Ethics: Advisory Opinion No. 2002-11

Advisory Opinion No. 2002-11
Advisory Opinion No. 2002-11

Application Of The Lobbyist Code’s Legislative Reception Exemption

The Administrative Director of the League of Women Voters of Connecticut, Inc. (the League), Mary A. Dean, has asked the State Ethics Commission for an advisory opinion regarding the application of the Lobbyist Code’s legislative reception exemptions.

These exceptions allow a registered lobbyist to host a publicly noticed legislative reception costing less than fifty dollars per person once each year. Conn. Gen. Stat. 1-91(g)(10) and (11). Under 1-91(g)(10) the reception qualifies as an exception to the Code’s gift limits if "all members of the General Assembly are invited." Additionally, under 1-91(g)(11) the reception similarly qualifies if "all members of the General Assembly from a region of the state are invited." Furthermore, under Conn. Gen. Stat. 1-96(e), a client lobbyist expenditure of ten dollars or more per reportable beneficiary (e.g., legislators) for food and drink must be itemized on the lobbyist’s periodic financial reports; but expenditures at qualifying legislative receptions need not be itemized unless the per person cost is thirty dollars or more

Ms. Dean has asked how these exemptions and related reporting requirements apply to the following facts. The League is a registered client lobbyist. Various regional and municipal entities, for example the League of Women Voters of East Shore (East Shore) are non-registered affiliates of the state League. Most of these local leagues host legislative breakfasts each year for their area’s legislators. While the majority of these events are under ten dollars per attendee, the East Shore League has hosted an event which exceeds this threshold.

The 1-91(g)(11) regional reception exemption was added to the "Gift" definition in 1997. See, Public Act 97-6 (June 18 Special Session). Included in the exemption is a definition of "Region of the state" as "the established geographic service area of the organization hosting the reception." Id.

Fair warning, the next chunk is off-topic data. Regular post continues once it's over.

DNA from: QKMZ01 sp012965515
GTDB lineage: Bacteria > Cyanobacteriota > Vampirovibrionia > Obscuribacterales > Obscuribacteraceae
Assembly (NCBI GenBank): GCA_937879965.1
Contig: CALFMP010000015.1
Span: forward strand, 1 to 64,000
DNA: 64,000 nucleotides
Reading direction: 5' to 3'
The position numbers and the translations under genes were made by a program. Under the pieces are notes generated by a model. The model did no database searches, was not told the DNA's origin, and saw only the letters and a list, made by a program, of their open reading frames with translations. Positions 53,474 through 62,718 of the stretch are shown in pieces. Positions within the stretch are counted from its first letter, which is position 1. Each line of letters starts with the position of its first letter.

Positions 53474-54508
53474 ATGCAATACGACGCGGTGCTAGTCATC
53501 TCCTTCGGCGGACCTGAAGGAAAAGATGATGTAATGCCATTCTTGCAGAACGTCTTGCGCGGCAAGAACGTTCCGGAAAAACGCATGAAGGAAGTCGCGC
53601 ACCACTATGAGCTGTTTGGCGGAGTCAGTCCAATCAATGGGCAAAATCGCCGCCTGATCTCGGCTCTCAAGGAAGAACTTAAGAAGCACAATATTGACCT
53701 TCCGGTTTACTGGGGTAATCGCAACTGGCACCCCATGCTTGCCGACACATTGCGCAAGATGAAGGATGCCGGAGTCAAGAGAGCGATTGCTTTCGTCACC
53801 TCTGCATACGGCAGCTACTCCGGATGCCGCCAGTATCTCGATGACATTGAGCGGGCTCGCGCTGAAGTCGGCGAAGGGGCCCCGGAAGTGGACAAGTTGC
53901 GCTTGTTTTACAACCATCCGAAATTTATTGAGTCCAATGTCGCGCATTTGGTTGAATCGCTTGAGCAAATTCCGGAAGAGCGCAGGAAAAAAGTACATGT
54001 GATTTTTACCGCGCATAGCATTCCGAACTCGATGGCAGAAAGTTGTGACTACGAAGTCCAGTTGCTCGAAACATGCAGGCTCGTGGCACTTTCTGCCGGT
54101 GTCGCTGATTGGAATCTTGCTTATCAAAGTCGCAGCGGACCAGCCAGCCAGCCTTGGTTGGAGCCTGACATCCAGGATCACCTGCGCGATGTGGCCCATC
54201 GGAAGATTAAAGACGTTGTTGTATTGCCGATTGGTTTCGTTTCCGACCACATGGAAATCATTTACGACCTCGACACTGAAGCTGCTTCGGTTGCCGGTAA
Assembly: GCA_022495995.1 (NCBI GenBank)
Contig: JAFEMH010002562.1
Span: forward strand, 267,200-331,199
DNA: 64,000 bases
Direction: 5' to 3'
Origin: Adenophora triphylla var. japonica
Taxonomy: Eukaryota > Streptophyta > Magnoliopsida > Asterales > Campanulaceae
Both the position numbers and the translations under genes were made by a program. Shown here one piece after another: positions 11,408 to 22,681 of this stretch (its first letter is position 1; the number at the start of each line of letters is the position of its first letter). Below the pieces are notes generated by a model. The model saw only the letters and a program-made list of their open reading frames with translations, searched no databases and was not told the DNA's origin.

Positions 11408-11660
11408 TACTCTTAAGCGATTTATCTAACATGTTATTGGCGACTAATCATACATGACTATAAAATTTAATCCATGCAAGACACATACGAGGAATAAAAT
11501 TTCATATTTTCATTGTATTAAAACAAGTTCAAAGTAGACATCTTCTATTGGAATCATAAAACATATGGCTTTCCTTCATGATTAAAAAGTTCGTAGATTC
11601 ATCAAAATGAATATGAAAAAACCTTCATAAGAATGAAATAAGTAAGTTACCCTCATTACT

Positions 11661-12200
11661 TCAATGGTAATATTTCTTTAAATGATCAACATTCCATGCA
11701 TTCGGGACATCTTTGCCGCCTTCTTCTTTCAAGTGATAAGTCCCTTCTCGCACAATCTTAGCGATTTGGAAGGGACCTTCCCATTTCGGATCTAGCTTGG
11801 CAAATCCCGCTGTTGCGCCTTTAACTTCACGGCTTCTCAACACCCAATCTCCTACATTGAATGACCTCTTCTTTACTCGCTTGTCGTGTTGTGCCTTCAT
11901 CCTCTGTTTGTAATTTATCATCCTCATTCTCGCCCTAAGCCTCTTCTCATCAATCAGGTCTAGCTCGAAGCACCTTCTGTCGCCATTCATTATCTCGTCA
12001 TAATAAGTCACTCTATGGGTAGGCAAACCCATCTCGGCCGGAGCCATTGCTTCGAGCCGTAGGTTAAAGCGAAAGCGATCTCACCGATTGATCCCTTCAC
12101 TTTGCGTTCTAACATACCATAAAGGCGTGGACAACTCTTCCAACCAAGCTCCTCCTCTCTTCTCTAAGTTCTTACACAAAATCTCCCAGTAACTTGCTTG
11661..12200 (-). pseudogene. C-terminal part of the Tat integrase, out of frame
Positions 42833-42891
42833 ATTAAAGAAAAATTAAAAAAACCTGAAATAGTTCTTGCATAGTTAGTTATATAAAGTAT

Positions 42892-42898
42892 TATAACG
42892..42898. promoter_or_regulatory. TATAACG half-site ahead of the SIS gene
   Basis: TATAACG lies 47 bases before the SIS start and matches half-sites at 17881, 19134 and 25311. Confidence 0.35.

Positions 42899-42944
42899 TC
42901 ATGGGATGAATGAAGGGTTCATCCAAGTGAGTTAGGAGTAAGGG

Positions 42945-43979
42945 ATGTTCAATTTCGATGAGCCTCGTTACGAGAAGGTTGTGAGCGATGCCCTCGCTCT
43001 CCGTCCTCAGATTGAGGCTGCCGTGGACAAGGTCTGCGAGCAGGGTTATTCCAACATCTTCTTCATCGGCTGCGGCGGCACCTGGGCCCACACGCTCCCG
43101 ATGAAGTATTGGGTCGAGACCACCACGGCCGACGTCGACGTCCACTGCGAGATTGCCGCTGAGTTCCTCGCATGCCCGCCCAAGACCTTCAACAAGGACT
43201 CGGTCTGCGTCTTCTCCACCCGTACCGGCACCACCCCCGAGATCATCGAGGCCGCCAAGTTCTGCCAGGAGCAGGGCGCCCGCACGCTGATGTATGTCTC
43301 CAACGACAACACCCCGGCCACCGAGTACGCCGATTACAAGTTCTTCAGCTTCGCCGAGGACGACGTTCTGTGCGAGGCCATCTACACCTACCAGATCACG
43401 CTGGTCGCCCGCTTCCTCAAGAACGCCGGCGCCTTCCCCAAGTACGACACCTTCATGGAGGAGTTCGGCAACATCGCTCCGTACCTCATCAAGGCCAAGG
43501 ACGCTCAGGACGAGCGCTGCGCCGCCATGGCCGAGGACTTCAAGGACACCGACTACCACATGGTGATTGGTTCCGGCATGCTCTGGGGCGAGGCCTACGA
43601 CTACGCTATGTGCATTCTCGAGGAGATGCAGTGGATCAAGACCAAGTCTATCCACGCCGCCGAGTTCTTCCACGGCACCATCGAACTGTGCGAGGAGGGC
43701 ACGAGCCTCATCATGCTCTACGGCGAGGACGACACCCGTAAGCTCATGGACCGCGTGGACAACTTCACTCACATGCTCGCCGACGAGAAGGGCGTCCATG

During the legislative debate regarding this Act in the Senate, the Senate Chairperson of the Government Administration and Elections (GAE) Committee explained that this additional 1-91(g)(11) exception was meant to allow just one reception. The GAE Chairperson further explained that a statewide organization would only be able to host one such event and would be precluded from hosting multiple receptions since its established geographic service area would be the entire state. See, Senate Debate on Bill No. 8005, June 23, 1997 at p. 138, 140. Additionally, during the House debate on the Act, the House GAE Chairperson stated, for purposes of legislative intent, that under no circumstances could any group hold a series of regional events nor may it host two receptions, i.e., a regional event and a separate event to which all members were invited. See, House Debate on Bill No. 8005, June 20, 1997 at p. 214. See, also, State Ethics Commission Advisory Opinion No. 97-17, 59 CLJ 19, p. 5C (11/4/97).

Given this unequivocal legislative history, the answer to Ms. Dean’s question is clear: the East Shore League and the other local affiliates of the statewide League of Women Voters cannot qualify for the 1-91(g)(11) regional reception exemption. In making this holding, the Commission wishes to emphasize that the Lobbyist Code does not, thereby, preclude the events in question. To the contrary, under Conn. Gen. Stat. 1-91(g)(9), each lobbyist may, separate and distinct from the legislative reception exemptions, furnish up to fifty dollars in food and drink per recipient per year; provided a representative of the lobbyist is in attendance at the event and provided, pursuant to 1-96(e), that the expenditure is itemized if over ten dollars per person. Additionally, under Conn. Gen. Stat. 1-91(g)(16), each lobbyist may furnish any item to a recipient, with a value of not more than ten dollars; provided the aggregate value of all such items provided to a recipient under this subdivision is not more than fifty dollars in a year, and provided, pursuant to 1-96(e) and Commission Regulations, that such expenditures in furtherance of lobbying are reported in the aggregate.

By order of the Commission,

Rosemary Giuliano,

Content Last Modified on 9/7/2005 8:04:20 AM